Ken Blackwell and Edwin Meese III
Almost 30 years ago, when the US was negotiating with the Soviet Union about intermediate-range nuclear weapons, President Ronald Reagan was told that the Russians like to talk in proverbs.
Pastor Saeed Abedini has just passed a thousand and one nights in Iranian captivity. This U.S. citizen now has the unenviable distinction of having suffered more than twice as long as the 52 hostages held by Iran for 444 days in 1979-81.
Looking at President Obama's foreign policy toward the Muslim world, especially Iran, makes me feel like America has followed Alice into Wonderland.
Pols and pundits have been in agreement on one thing this year: Hillary Clinton will be the Democrats' nominee next year. And she seems to think so, too
Last week I joined a bipartisan group of political figures and foreign policy experts in taking two steps to encourage the improvement of US policy toward Iran. The group of nearly forty prominent Americans including former senior US civilian and military officials and governors issued a policy statement urging stronger confrontation of Iran's nuclear ambitions, regional hostilities, and human rights abuses.
If you are paying attention to the Middle East, and thus to Iran, it would be prudent to also pay attention to France later this week.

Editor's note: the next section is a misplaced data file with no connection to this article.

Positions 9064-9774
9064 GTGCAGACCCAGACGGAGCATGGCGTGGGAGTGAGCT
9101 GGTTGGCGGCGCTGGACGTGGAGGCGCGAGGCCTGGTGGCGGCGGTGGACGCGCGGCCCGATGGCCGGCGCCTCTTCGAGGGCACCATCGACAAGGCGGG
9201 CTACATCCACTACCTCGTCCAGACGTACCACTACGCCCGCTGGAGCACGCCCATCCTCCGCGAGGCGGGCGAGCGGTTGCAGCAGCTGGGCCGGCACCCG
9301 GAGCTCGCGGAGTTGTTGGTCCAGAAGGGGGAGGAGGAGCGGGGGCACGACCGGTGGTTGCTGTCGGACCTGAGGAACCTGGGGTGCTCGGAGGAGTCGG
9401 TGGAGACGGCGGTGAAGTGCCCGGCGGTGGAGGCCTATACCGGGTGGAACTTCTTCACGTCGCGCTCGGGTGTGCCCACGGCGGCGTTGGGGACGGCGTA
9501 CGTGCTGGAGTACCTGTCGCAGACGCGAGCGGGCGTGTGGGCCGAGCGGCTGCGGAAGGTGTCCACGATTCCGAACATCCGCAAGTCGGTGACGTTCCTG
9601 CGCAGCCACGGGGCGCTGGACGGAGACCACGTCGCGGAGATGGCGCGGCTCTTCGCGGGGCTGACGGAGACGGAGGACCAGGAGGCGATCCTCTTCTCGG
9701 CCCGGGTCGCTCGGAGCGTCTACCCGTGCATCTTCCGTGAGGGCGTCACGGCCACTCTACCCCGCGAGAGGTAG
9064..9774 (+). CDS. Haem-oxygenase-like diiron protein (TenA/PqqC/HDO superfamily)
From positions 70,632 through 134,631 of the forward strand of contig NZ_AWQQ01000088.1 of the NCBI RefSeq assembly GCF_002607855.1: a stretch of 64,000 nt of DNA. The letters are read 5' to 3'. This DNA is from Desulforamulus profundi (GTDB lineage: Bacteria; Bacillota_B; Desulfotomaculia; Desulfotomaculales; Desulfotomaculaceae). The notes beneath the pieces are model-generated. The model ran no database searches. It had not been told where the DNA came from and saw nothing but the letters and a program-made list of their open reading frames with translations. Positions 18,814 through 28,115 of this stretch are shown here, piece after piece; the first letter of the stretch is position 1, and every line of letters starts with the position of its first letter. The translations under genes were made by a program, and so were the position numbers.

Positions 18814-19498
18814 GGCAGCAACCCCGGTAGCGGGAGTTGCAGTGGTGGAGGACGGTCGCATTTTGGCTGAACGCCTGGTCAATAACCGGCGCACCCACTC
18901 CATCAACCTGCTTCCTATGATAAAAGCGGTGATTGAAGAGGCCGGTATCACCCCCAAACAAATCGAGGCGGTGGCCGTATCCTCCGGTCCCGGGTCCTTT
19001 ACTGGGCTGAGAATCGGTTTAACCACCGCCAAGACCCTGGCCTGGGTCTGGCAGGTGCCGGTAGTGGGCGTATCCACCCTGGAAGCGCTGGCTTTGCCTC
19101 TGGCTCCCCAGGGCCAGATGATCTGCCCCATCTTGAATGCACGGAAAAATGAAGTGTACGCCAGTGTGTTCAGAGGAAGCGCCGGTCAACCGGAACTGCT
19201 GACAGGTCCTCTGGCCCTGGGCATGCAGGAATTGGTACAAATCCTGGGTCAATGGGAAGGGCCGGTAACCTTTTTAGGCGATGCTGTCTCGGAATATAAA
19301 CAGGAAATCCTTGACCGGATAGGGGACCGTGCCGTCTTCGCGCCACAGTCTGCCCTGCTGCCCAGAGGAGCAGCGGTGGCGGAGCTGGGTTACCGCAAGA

House Foreign Relations Chairman Ed Royce recently briefed members of the Israel Allies Caucus on Capitol Hill. He spoke to supporters about Iran.
Wisconsin Governor Scott Walker, an expected GOP presidential candidate, drew the ire of the political right and left recently over his comments on immigration.
Speaker John Boehner recently made headlines by joining the growing chorus among conservatives on Capitol Hill calling for a "wind down" of the Export-Import Bank of the United States (Ex-Im) – signaling he might be open to a plan by U.S. House Republicans to bring the New Deal-era program of economic cronyism to an end.
It is right that political and religious leaders, community groups, business organizations, and law enforcement officials are commenting about all the causes and effects of the riots. But one thing seems missing from the discussion, a factor whose omission is unacceptable. It's called fatherhood.